Tokaji Wine, The National Treasure of Hungary for Centuries
Home of the legendary Aszú white wines, the Tokaj wine region is located in northeastern Hungary. Named after the town of Tokaj, the region’s former commercial centre, it is a relatively small wine region of around 5,500 hectares of vineyards.
With an illustrious history, Tokaj was declared one of the first appellations in the world in 1737. Over the last twenty-five years, the region went through a great development period as its wine-making culture and traditions were honoured as a UNESCO World Heritage site in 2002. The vineyards of Tokaj lie along the foothills of the pristine Zemplén Mountains, meeting with the enormous Great Hungarian Plain which provides the summer heat for the vines. Humidity, essential for the noble rot, the Botrytis, drifts up from the rivers Bodrog and Tisza.
Tokaj and its wines are memorialized in the Hungarian national anthem. The Hungarians thank God for “dripping sweet nectar into the vineyards of Tokaj.” So, the Tokaj vineyards are truly legendary.
The Story of Tokaji Wine
The sweet wines of Tokaj provide the most compelling story of Hungary’s role in the modern history of wine. Dubbed as one of the world’s oldest sweet wine, the Tokaj region had one of the world’s earliest vineyard classification systems. “Tokaj’s vineyards have been classified at various points in their history: 1641, 1700, 1770 and 1995,” writes Tim Atkin in Tradition and Innovation in The Tokaj Region.
The most commonly known styles of Tokaji are the Aszú and the Essencia.
Aszú : Wines produced with a blend of Aszú (noble rot) grapes and standard grape must. It is required to have 18 months oak ageing and is commonly categorized by its Puttonyos (sugar level).
Esszencia: A drink made solely of the free-run juice of noble rot (aszú) grapes that rarely reaches above 3% ABV. Essencia is so sweet that it is often served from a tablespoon.
Tokaj aszú has always had a fan club that has included royalty, artists, and popes. The wine made its way to the capitals and palaces of Europe long before there were advertising campaigns and marketing slogans to spread the word. Tokaj’s most glorious period was between the 17th and 19th centuries when the region’s wines were drunk by royalty and celebrities around the world. The wine was treated as a symbol of Hungary and was often used as a diplomatic tool. After receiving a shipment of Tokaj wine as a gift from Prince Rákóczi II, Louis XIV famously called it the “wine of kings, the king of wine.”
The most desirable of these elixirs (and the most expensive) was that of Tokaji Eszencia, a liquid goo that contains as much sweetness as straight syrup. Because of the high sugar content, it will age 200+ years.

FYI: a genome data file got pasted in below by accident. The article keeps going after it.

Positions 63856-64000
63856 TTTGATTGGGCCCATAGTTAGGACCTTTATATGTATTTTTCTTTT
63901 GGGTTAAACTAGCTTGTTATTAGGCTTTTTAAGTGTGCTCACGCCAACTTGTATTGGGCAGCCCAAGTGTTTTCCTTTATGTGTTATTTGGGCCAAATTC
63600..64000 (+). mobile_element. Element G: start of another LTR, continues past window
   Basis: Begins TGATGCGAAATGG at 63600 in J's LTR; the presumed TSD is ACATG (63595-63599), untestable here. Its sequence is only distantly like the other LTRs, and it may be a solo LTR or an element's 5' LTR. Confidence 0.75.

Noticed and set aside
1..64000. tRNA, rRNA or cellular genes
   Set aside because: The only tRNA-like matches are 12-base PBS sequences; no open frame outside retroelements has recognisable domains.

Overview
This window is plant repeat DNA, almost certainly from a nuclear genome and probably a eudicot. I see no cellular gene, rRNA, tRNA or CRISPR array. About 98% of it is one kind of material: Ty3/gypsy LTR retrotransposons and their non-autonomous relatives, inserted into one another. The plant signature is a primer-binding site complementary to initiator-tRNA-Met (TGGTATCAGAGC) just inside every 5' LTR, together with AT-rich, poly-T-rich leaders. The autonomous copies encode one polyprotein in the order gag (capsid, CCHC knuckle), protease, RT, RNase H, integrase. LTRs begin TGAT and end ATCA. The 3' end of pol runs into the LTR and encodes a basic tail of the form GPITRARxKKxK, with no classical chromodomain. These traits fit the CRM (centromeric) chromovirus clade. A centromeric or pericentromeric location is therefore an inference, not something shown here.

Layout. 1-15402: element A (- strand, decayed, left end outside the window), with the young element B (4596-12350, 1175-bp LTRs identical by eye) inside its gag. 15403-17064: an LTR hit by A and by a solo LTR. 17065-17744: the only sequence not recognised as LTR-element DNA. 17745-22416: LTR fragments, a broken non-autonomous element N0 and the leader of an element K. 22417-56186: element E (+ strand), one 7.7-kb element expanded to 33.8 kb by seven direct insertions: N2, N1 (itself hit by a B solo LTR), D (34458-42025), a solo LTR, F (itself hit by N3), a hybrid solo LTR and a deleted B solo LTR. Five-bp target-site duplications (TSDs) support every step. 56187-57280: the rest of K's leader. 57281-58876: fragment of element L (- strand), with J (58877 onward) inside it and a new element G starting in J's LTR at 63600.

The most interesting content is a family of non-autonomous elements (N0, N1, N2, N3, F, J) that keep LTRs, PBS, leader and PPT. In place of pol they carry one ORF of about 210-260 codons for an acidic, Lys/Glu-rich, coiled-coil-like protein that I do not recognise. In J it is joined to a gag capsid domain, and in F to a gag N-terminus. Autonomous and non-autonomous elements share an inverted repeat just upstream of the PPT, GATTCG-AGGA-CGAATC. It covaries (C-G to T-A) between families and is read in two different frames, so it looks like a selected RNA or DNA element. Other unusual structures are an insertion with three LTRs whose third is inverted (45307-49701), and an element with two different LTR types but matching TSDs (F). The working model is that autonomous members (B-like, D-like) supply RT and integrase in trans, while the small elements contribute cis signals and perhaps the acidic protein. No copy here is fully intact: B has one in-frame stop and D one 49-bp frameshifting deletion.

Chateau Pajzos is among the oldest and most respected wine producers in this storied region. In fact, it is one of the very few estates given the Grand Cru classification.
The estate is located in the heart of the Tokaji region, on slopes surrounding the famous wine village of Sárospatak. It was long acknowledged for having one of the finest vineyards of the region. Its volcanic, rocky soils ensure that the native varieties – Furmint, Muscat, Hárslevelu and Zéta – are both rich in natural acidity and concentration and the location between the Bodrog and Tisza rivers makes it ideal for attaining noble rot, indispensable for producing the sweet Aszú wines.
The property is managed by Ronan Laborde and his winemaking team. In recent years, they optimized the vineyard to enhance the development of botrytis, essential for Aszú wines. They changed their pruning method to single guyot in order to reduce yields and advance ripening. Depending on the moisture content of the soil, it is either ploughed or left un-tilled; nets are placed in the fall over the botrytis-affected grapes to prevent them from being eaten by animals.
Chateau Pajzos expertly marries traditional winemaking methods with modern techniques to fully take advantage of these legendary vineyards. These wines have been called the “nectar of the gods” as well as the “wine of kings”. They are undoubtedly some of the finest dessert wines on the planet.
Today, the estate is under ownership of the Laborde family, who own Château Clinet in Pomerol
Tokaji Furmint Dry
Besides the usual Aszu and sweet wines, Chateau Pajzos also produces dry white wines using one of Tokaj’s most widely grown grape varieties – Furmint.
Furmint is an ancient grape variety that seems to have originated in Tokaj, where it is by far the dominant grape. A grape with a wonderfully strong character, it is always not that easy to make a fine dry wine from it. It has particularly thick skins that are full of chewy phenolics, so care is needed to make dry whites that are not too astringent. For the same reason, yields should not be too low. Otherwise dry Furmints would be just too concentrated.
With that in mind, Chateau Pajzos has created their version of Dry Furmint wine that is a joy to behold. Highly aromatic with notes of ripe peaches and pears on the nose, their Furmint Dry is an exciting wine with fresh acidity that finishes long.
Aszu 5 Puttonyos 2014
In a vintage where spring arrived early with frequent rain showers and relatively high humidity, the grapes produced that year showcases high acidity and concentration.
The resulting Aszu 5 Puttonyos 2014 (75% Furmint & 25% Harslevelu) has an intense bouquet of dried apricots, honey and meadow flowers. These beautiful aromas are brilliantly integrated with its full-bodied palate and long finish.
This is a wine that has the ageing potential of at least 30 – 50 years!